Platforms and Fightbacks…

9 06 2009

As the dust begins to settle following a pretty poor set of European election results for all the major parties (The Conservatives only gained 1%, and the Lib Dems were down 1.2%), the focus has fallen on the quite frankly ugly/evil mug of Nick Griffin. The Independent has it splattered across it’s front page today, coupled with the caption “A Dark Cloud Over British Politics“. I’m not sure what it is, but his face alone indicates someone who is just that bit evil (maybe that’s just me?). Anyway, so the question becomes what to do about the BNP?

At least, that’s what it should become. Again, maybe it is just me, but I feel I am seeing more about who is to blame for the BNP’s rise, rather than what can be done to stop it. Some blame Labour for losing the most seats in places where the BNP were successful, others blame politics more generally for failing to engage with the voters. The thing is, the one group who are not blamed, but should shoulder the responsibility for encouraging a racist/homophobic party to the fore, are simply the electorate. Those who put a simple black cross into the box next to the BNP last Thursday deserve to be labelled as the ignorant racist idiots who allowed themselves to get swept away in the sensationalist yarns spun by Griffin et al.

However, the vote shows me two things. The first is that the PR system of democracy is a flawed one, as I commented a couple of weeks ago. Griffin would have been nowhere near the limelight save for the system. He won less votes than in 2004, but because Labour did so badly, he didn’t need to worry.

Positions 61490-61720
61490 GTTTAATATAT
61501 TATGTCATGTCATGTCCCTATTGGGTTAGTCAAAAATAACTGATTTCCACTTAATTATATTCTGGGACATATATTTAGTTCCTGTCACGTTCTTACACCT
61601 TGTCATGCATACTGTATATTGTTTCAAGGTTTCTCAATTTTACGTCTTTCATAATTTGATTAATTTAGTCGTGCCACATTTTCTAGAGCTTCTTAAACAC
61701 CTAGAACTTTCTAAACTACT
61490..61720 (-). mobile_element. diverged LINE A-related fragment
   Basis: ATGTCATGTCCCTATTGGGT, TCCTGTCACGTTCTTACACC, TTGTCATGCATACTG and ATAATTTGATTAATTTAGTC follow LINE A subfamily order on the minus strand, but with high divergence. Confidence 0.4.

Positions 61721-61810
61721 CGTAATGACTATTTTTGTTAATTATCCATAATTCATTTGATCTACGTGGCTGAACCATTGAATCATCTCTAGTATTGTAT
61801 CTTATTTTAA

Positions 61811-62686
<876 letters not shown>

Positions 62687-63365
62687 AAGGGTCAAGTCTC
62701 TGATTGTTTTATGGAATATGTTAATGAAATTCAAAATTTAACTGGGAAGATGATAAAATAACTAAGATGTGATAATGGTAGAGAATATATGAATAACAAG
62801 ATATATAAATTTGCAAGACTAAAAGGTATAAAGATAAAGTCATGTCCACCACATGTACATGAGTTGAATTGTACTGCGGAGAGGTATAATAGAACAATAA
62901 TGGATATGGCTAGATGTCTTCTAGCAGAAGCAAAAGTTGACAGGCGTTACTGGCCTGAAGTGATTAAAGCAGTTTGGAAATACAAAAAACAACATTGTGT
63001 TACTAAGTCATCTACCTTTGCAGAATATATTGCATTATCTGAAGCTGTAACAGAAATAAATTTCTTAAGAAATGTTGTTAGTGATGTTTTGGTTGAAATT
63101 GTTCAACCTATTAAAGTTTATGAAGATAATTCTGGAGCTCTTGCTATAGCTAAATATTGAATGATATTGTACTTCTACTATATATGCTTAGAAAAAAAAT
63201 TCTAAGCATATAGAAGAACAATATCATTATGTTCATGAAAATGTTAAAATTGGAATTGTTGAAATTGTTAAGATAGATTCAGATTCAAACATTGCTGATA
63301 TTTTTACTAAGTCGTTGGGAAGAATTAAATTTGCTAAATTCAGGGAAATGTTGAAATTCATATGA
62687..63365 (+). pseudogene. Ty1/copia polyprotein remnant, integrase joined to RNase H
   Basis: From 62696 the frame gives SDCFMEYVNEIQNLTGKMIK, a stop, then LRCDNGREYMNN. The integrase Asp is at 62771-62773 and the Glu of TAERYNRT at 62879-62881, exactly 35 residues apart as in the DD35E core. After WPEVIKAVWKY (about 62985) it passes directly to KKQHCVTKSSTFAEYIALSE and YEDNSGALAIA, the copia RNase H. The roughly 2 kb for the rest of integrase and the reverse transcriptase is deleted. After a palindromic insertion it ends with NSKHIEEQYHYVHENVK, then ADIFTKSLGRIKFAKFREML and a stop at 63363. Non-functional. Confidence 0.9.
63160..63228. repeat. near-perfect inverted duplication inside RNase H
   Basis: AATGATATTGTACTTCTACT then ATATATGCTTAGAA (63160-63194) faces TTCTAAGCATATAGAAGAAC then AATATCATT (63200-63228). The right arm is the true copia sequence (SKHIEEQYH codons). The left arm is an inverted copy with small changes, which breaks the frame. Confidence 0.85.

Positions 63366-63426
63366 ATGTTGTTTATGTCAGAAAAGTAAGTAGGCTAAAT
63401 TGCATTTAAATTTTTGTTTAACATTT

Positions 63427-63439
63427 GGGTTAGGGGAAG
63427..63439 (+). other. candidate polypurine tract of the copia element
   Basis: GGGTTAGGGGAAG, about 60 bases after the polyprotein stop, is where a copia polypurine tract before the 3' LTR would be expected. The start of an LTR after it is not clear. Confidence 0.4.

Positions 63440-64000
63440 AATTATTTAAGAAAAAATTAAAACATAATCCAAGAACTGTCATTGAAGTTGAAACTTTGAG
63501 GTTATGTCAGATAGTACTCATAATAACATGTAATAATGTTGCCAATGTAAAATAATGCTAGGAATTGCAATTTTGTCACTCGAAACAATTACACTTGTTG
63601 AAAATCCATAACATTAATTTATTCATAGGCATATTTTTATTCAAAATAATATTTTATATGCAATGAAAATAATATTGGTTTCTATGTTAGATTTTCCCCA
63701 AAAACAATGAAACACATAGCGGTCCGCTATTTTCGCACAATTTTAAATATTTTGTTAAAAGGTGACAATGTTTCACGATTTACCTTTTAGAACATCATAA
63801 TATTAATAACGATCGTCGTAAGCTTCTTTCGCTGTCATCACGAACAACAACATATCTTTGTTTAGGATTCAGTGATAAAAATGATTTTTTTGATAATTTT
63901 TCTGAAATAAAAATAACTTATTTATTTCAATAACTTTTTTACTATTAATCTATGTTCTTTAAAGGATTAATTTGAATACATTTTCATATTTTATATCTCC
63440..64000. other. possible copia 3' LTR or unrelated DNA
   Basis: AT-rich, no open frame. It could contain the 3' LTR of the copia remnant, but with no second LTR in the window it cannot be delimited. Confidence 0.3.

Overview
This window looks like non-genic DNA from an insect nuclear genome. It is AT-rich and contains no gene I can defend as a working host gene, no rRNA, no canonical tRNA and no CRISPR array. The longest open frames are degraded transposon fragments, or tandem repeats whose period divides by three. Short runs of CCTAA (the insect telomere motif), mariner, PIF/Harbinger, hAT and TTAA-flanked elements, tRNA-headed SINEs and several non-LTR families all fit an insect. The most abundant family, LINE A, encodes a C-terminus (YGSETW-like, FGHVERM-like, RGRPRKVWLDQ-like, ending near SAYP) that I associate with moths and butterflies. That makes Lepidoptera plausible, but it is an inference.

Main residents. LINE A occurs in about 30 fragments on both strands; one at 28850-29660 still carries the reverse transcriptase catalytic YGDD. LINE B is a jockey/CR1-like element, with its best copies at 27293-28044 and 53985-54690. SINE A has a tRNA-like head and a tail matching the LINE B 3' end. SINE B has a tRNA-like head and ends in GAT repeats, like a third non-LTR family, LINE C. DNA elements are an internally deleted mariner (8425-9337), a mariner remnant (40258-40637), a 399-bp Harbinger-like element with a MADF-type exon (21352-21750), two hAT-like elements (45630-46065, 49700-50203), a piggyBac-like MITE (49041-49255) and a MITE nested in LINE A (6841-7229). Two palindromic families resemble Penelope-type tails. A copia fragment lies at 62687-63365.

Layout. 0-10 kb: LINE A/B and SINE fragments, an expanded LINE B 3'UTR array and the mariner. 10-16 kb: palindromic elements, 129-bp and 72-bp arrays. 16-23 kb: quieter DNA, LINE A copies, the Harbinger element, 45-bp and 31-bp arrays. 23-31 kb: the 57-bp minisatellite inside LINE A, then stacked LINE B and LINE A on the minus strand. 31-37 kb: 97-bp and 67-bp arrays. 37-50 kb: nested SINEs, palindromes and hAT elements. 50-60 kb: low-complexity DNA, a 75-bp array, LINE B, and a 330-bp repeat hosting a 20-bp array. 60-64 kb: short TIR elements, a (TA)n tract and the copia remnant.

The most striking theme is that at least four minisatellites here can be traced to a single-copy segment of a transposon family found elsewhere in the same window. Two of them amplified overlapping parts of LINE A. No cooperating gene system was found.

The second thing is that a no-platform policy to these extremist prats is just not a viable option. I found myself agreeing with Glenda Jackson’s summation of the whole thing in the Indy today. She wrote,

At least the way ahead is clear. The days of arguing whether we should confront or ignore the BNP are over. We won’t confront them. We will tear into them. We will highlight and expose their agenda of prejudice and bigotry and division.

It sounds like something from a bad film, but the point is clear. Let us (by which I mean intelligent, educated folk regardless of politics) have a platform with these people, let us demonstrate why they are racist, homophobic, simple minded folk who have no clear idea about the way British society is now constructed, let us consign them to history along with other extremist groups. Let us show you why this party does not represent everything that Britain now stands for. It is not about nationalism, but multi-nationalism.

The very worst thing that we can do is have a no platform policy against them. It is clear that there are a few pockets in Britain who swallow the BNP’s empty rhetoric with all the hunger of a malnourished dog. Forcing the BNP underground through the no-platform approach would serve to make them martyrs to a cause. They would gain more from being ostracised by society than simply allowed into rational debate. Even Griffin must know, deep down, he has nothing. He is gambling with a two and five, hoping something falls his way. At the moment, the cards seem to be falling for him, expenses, recession, falling political confidence. All aid his cause (and he still didn’t do that well at the European elections). Yet to salvage these problems would leave him raising the stakes with nothing. It is the job of the main parties, as well as the likes of the Greens and UKIP to begin to sort these problems out. Faith needs to be restored. That’s the simple bit that most already know.

The question of how is infinitely harder. Perhaps it has to be the grassroots levels, perhaps it has to be the folks in the street knocking on doors, talking to people. Perhaps it has to be at the top, with Cameron, Brown and Clegg leading by strong example, setting the tone for others to follow. It was only today that Jeremy Vine was talking about how the ‘green shoots of recovery’ are beginning to sprout in the economy. Perhaps the only thing that the system needs is time itself. Let the wounds heal and let politics begin to speak for itself again through it’s actions and consequences.